Nutrition & Diet

Healthy Diet for Preventing Heart Attack

A heart attack is a medical emergency in which the supply of blood to the heart becomes blocked, often as the result of a blood clot. Other term used for a heart attack include myocardial infarction, cardiac infarction and coronary thrombosis. An infarction is when the blood supply to an area is cut off and the tissue in that area dies.

A heart attack is often confused for a cardiac arrest. While they are both medical emergencies, a heart attack is the blockage of an artery leading to the heart and a cardiac arrest involves the heart stopping the pumping of blood around the body. A heart attack can lead to cardiac arrest a heart attack can lead to cardiac arrest. A heart attack happens when there is a sudden complete blockage of an artery that supply blood to an area of your heart.Your heart is a muscle, and it needs a good blood supply to keep it healthy.

Fast Facts on Heart Attacks

  • During a heart attack, the heart muscle loses blood supply and is damaged.
  • Chest discomfort and pain are common symptom.The risk of a heart attack increases when a man is over 45 and a woman is over 55.

Symptoms of a Heart Attack 

There are clear symptoms of a heart attack that require immediate medical attention. A feeling of pressure, tightness, pain, squeezing or aching in the chest or arms that spreads to the neck, jaw or back can be a sign that a person is having a heart attack. Changing position does not alleviate the pain of a heart attack and the pain a person feels is normally constant although it may sometime come and go.

 

Foods for a Healthy Heart 

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Many foods can help your heart function at its best. Some help lower your blood pressure and others keep your cholesterol in line and studies have shown that up to 70% of heart disease cases are preventable with right the food choices.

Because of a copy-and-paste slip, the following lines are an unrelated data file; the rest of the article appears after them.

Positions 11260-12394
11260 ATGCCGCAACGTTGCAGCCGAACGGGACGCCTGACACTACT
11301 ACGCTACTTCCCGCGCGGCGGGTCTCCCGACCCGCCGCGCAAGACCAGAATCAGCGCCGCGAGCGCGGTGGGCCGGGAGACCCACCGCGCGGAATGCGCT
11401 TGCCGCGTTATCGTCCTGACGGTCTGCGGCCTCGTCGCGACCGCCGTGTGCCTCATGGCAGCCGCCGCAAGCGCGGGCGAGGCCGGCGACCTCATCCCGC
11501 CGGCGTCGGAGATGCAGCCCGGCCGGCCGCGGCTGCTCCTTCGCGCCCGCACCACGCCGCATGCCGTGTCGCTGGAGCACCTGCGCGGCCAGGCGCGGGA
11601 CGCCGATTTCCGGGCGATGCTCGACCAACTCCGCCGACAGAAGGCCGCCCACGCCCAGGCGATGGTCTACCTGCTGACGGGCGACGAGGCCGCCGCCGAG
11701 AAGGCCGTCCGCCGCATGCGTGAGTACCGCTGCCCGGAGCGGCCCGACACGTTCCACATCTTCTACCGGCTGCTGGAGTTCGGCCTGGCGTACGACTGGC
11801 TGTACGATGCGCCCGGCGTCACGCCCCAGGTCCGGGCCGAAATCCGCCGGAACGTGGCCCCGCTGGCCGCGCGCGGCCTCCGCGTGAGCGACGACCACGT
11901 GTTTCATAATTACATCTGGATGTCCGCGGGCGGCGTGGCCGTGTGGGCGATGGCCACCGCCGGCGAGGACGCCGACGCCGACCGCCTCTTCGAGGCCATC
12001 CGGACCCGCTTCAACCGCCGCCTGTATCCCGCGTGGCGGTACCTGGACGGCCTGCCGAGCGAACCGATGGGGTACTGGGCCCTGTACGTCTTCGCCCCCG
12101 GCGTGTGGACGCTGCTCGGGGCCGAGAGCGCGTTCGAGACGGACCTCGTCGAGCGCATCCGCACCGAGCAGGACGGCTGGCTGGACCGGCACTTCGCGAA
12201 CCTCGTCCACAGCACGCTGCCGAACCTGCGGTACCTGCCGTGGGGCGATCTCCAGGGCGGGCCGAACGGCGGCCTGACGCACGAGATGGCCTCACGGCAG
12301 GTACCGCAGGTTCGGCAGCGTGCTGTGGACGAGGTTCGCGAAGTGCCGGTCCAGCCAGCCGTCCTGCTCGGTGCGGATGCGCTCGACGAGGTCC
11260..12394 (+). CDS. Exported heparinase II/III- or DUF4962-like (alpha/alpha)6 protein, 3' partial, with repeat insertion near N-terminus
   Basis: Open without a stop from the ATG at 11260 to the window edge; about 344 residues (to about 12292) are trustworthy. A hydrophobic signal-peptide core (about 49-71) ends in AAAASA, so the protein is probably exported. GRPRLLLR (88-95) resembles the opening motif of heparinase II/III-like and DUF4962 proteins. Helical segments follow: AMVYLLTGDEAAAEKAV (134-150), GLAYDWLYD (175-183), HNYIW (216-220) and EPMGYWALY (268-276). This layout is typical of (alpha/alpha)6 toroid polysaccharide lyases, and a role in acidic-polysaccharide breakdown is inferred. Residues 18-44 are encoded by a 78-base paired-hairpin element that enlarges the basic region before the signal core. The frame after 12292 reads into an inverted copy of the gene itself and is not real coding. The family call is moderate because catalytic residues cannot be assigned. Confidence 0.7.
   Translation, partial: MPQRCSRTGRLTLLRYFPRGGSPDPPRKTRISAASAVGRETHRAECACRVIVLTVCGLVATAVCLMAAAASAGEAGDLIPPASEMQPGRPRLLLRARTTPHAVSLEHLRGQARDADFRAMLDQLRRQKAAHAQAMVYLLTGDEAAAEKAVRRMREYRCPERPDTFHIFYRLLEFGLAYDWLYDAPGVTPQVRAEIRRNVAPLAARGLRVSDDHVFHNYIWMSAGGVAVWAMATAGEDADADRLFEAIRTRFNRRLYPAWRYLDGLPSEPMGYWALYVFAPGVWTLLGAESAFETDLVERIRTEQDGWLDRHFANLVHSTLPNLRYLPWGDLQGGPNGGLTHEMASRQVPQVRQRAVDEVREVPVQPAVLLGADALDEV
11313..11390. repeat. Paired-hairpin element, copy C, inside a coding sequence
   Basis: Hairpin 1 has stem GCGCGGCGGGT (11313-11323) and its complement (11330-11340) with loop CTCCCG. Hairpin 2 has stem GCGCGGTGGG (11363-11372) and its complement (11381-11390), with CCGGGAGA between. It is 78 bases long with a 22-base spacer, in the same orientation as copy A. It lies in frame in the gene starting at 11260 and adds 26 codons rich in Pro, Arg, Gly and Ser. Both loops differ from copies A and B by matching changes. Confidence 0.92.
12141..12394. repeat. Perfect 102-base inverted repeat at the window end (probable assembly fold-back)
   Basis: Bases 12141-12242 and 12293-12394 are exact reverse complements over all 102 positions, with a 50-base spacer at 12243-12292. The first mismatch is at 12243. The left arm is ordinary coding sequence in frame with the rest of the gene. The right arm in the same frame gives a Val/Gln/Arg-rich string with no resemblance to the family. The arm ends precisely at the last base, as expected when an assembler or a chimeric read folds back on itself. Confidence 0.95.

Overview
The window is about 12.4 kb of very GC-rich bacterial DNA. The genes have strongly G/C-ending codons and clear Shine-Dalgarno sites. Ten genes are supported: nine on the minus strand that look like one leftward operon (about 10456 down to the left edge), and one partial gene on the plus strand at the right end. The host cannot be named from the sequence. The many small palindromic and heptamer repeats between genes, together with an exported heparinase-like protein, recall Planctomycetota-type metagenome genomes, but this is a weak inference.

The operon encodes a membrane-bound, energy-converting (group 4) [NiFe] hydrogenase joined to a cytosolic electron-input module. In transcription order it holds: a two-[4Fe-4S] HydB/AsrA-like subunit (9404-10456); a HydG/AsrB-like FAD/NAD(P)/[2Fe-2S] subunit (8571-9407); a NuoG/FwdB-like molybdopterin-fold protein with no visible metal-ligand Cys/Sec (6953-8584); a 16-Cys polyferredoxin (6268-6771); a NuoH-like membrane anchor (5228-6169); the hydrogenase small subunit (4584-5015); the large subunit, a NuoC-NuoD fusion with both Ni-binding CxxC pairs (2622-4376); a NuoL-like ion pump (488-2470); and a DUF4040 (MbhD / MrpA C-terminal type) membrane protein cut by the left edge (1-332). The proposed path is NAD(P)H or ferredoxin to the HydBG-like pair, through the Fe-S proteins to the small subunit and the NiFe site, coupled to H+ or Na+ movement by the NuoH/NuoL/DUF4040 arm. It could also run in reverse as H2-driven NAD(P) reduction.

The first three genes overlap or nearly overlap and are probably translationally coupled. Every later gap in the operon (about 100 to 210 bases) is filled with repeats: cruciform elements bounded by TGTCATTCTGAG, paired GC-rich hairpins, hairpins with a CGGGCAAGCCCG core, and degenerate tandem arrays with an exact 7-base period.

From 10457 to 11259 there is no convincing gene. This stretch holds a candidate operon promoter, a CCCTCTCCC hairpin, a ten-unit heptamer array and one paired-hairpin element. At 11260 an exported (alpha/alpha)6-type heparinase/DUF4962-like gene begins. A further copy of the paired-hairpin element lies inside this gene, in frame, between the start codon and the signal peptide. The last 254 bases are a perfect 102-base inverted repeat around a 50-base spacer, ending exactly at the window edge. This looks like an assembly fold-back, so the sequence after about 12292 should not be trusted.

SALMON: Salmon and other fatty fish such as sardines and mackerel are the superstars of heart healthy foods. That is because they contain copious amount of omega 3 fatty acids. Studies show them to lower the risk of arrhythmia (irregular heart beat) and atherosclerosis (plaque buildup in the arteries )  and decrease triglycerides. The American Heart Association recommends eating fish and preferably fatty fish at least twice a week.

 

OATMEAL: Oatmeal is high in soluble fiber, which can lower cholesterol. “It acts as a sponge in the digestive tract and soaks up the cholesterol so it is eliminated from the body and not absorbed into the blood stream” says Lauren Graf, a registered dietician and co- director of the cardiac wellness program at Montefiore medical center in New York City. Graf recommended avoiding instant oatmeal, which often contains sugar and opting instead for the old fashioned or even quick-cooking oats. Other whole grains such as bread, pasta and grits are also good for the heart as long as they still contain the entire grain.

 

BLUEBERRIES: Not just blueberries, but strawberries and other berries as well. According to a 2013 study, women aged 25 to 45 who ate more than three serving of blueberries and strawberries a week had a 32% lower risk of heart attack compared with those who ate less. The authors of the study attributed the benefits to compounds known as anthocyanins, flavonoids (which are antioxidants) that may decrease blood pressure and dilate blood vessels.

 

SOY: Soy products including tofu and soy milk, are a good way to add protein to your diet without unhealthy fats and cholesterol. Soy products contain high levels of polyunsaturated fats (good for your health), fiber, vitamins, and minerals soy may reduce blood pressure in people who eat a diet high in refined carbohydrates. Compared with milk or other proteins, soy protein can actually decrease LDL or bad cholesterol.

 

POTATOES: potatoes can be good for your heart as long as they’re not deep fried, they are rich in potassium, which can help lower blood pressure and they are high in fiber, which can lower the risk for heart disease. They are definitely not a junk food or refined carbohydrate.

 

TOMATOES: Tomatoes are high in heart healthy postassium plus they are a good source of the antioxidant lycopene. Lycopene is a carotenoid that may help get rid of bad cholesterol, keep blood vessels open and lower heart attack risk, and because they are low in calories and low in sugar they don’t detract from an already healthy diet.

Source  –  webmd.com

Categories: Nutrition & Diet